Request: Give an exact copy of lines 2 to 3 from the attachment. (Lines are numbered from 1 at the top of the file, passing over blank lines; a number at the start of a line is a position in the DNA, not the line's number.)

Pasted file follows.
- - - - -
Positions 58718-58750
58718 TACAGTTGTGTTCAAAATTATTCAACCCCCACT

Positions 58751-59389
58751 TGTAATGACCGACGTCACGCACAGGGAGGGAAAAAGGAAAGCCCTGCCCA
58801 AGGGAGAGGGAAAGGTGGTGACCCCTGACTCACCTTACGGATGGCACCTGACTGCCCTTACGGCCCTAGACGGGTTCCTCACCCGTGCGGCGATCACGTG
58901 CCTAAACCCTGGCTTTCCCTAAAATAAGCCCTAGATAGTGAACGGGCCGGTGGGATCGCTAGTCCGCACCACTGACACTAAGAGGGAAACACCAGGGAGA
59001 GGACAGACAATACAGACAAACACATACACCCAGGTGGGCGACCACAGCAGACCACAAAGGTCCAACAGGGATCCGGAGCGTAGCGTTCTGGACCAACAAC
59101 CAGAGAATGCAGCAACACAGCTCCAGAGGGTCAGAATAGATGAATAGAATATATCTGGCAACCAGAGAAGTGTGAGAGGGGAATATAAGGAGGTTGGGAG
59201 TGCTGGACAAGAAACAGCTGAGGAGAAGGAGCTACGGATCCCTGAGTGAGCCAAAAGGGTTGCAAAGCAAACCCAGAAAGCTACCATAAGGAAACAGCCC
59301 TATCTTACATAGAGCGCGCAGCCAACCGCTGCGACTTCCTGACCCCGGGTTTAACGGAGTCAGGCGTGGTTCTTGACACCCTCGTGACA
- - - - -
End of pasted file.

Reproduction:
58718 TACAGTTGTGTTCAAAATTATTCAACCCCCACT

Positions 58751-59389